Wednesday 1 June 2022

Joanna Ingham, "Ovarium"

Joanna Ingham writes poetry and fiction. She grew up in Suffolk and has recently returned to live there after twenty years in London and Hertfordshire. Naming Bones, her debut pamphlet, was published by Ignition Press in 2019 and she won the Paper Swans Press Single Poem Competition in 2020. She has worked in community arts, facilitating Creative Writing workshops in a wide variety of settings. She lives with her husband and daughter. Her new pamphlet is Ovarium, from The Emma Press.

About Ovarium, by Joanna Ingham

Tender, loving and visceral, Ovarium is a pamphlet of poems about a giant ovarian cyst. The poet charts her journey with the cyst, from diagnosis to surgery to recovery, and explores the way illness can make our own bodies mysterious to us. 

Ingham's poems are forensic as she looks at the disorientating and sometimes patriarchal language of anatomy and medicine. The collection shines a light on gynaecological illness and surgery, as the poet invites us to consider women's bodies as sites of illness, disgust and shame, as well as healing, endurance and strength.

You can read more about Ovarium on the publisher's website here. Below, you can read two poems from the pamphlet.

From Ovarium


I tried to think of you as fruit, growing
against the sun-warm wall of my gut.
Melon-headed, you nudged the leafy organs,
dug out a place for yourself in the plot.
I never guessed. I was only bloody earth
to you, a coldframe full of light.
You went on growing your juicy mucinous 
segments, your membranes of pith,
imagining you were part of me,
that I would want you, pomegranate
arrogant. You grew where I should have
grown other things, gone to seed already.
When you were ripe the doctors cut you 
from my branch, packed you whole in ice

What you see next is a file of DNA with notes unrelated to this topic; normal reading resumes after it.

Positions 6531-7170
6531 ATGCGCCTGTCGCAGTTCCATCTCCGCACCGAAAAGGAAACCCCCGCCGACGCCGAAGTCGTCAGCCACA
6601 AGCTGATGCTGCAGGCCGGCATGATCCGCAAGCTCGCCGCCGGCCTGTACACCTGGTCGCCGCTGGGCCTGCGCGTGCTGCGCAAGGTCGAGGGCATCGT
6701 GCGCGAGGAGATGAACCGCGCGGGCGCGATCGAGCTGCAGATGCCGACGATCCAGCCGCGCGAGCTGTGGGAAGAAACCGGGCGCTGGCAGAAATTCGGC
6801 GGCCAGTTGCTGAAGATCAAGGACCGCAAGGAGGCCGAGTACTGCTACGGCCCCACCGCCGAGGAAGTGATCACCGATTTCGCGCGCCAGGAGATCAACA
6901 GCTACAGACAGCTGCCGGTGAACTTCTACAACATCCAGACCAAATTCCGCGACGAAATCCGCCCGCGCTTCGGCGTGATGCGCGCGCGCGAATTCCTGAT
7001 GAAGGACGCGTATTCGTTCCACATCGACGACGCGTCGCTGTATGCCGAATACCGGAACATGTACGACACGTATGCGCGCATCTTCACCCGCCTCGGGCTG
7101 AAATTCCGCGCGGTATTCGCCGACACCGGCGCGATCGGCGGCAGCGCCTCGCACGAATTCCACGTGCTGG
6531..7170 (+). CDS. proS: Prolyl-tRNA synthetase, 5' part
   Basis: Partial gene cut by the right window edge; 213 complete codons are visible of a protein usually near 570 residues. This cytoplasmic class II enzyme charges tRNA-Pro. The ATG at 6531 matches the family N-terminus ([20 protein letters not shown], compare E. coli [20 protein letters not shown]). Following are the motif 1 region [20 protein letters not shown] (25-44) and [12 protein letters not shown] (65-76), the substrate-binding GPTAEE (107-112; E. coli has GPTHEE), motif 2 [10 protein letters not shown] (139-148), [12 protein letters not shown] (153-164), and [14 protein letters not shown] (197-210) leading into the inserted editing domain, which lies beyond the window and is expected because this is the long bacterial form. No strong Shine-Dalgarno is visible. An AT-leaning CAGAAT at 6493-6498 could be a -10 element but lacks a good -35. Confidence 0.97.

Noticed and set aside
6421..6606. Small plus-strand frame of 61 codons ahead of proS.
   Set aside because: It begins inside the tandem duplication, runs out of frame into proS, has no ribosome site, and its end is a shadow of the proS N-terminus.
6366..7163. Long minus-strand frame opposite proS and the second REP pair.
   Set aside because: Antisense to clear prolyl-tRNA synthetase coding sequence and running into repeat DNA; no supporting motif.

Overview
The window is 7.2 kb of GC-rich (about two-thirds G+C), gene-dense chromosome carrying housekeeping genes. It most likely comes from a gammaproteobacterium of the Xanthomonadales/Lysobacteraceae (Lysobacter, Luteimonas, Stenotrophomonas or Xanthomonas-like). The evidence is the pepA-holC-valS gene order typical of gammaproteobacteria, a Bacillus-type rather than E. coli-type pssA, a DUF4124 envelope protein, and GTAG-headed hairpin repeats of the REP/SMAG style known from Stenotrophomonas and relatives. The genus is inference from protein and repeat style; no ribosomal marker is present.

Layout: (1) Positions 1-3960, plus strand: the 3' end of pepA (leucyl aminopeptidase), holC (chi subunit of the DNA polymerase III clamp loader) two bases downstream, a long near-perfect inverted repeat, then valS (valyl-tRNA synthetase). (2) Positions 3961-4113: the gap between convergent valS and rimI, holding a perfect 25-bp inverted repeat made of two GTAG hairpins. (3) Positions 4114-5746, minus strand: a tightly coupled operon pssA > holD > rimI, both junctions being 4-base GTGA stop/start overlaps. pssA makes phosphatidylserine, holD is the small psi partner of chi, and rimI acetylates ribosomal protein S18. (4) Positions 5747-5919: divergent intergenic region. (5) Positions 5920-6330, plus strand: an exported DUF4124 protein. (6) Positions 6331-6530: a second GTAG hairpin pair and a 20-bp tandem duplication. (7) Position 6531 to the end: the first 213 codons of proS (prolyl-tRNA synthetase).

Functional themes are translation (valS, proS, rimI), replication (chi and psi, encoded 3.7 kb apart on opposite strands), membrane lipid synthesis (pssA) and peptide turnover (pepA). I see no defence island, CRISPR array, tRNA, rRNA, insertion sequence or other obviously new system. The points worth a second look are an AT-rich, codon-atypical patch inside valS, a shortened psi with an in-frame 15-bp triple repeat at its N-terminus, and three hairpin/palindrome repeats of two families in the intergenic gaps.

so you wouldn’t bruise, searched 
your maggoty core for rot. I wish 
I’d seen you, weighed you in my hands, 
breathed your fizzing orchard scent.


Two days after the blood test for CA125,
after passing the Macmillan stand by the automatic doors
with its rack of leaflets like ‘Preparing a child for loss,’
my terror solidifies into a half-imagined pain,
which I decide may very well be an emergency.

Because we don’t have a baby-sitter
I take a taxi by myself, wait for four and a half hours
on a plastic chair hoping that someone will tell me
they can take it out now, this thing I didn’t know I had, 
with names like mass and growth and tumour. 

I find I wish I had a dislocated shoulder instead,
like the green-faced boy, still in his football tabard,
or that I’d been in a fight like the girl from care,
or that I could sleep like the homeless man beside me,
his head on a black swollen bin bag.

When I’m finally taken to a booth, the nurse 
presses two fingers into my belly, asks if I want 
to feel it, explains that tumour doesn’t always mean
the worst. She diagnoses panic, tells me I’ll have to wait,
that I’m on the red-flagged pathway already.

At three a.m. I call a cab by the maternity block
and a man comes out and cries. I almost comfort him.
The pain is in my chest now, in my mind. 
There is no subject it can go to that doesn’t hurt, 
that doesn’t make me want to live.

CA125 is an indicator for ovarian cancer.

No comments:

Post a Comment